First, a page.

Throughout the past 25 years, "this court" has recognized a duty "to declare the law" in only a very limited number of cases. [6] To begin with, the requirement of article VI, section 24, of the state Constitution, that "all decisions of the Supreme Court and of the district courts of appeal shall be given in writing, and the grounds of the decision shall be stated" obviously does not apply to us. Moreover, rule 6, of the rules adopted by the Judicial Council for the government of appellate departments, declares that "The judges of the Appellate Department shall not be required to write opinions in any cases decided by them, but may do so whenever they deem it advisable or in the public interest.

We sympathize with the desire of counsel, who have earnestly argued a question, to have us explain how we arrived at an adverse answer. The number of cases that come before us is so great, however, that, as a rule, we cannot gratify the understandable desire of counsel, for writing an opinion often takes more time than arriving at it. Our system of conference, before and after the call of the calendar, reduces to near the vanishing point the danger of one-man decisions, or decisions made without considering the points and authorities advanced.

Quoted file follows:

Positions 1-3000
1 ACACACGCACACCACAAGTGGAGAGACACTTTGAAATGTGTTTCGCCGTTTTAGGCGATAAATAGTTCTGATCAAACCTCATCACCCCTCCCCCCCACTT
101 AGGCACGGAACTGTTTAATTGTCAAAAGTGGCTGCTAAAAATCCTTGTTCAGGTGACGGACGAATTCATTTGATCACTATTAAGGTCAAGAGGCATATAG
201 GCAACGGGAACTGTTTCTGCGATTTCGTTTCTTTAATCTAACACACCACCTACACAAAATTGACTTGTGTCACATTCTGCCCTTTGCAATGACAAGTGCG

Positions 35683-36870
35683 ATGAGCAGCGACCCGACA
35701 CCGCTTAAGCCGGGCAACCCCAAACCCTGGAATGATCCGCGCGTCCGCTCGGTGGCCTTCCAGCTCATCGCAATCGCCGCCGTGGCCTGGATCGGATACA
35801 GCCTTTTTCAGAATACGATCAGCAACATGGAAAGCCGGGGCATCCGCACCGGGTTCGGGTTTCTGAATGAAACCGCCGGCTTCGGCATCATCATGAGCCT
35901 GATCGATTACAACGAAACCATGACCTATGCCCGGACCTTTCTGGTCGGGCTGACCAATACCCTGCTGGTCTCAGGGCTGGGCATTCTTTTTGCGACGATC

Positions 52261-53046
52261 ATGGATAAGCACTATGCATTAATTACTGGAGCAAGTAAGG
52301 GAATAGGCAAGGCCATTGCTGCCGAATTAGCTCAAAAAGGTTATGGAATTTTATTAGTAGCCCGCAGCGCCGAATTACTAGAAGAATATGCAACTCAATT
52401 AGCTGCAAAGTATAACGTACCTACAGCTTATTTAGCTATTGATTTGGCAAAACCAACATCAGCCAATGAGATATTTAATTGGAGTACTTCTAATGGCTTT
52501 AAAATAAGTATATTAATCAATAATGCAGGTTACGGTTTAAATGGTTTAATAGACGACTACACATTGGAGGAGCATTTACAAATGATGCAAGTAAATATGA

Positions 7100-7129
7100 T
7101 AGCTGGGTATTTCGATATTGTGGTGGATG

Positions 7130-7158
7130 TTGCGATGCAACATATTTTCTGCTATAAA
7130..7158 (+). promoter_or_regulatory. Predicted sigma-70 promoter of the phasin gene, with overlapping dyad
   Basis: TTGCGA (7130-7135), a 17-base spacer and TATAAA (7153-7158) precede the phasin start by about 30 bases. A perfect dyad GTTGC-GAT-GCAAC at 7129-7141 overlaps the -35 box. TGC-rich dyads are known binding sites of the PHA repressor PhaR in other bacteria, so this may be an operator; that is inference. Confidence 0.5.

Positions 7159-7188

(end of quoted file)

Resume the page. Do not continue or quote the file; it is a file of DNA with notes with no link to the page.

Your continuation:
Now and then a case comes before us involving a question that is little likely to be solved, at any early time, by either the Supreme Court or one of the District Courts of Appeal, but which will frequently reappear before the more than 80 municipal court judges whose judgments come to us on appeal. Examples readily come to mind: the unlawful detainer actions under the rent regulations; violations of a newly created offense punishable only as a misdemeanor. In this class of cases we recognize a duty "to declare the law." Even in such cases we feel under no duty to comment on every contention that may be made. We do not believe that we should follow practices that add unnecessarily to the number of lawbooks that the profession must buy and provide shelves to house.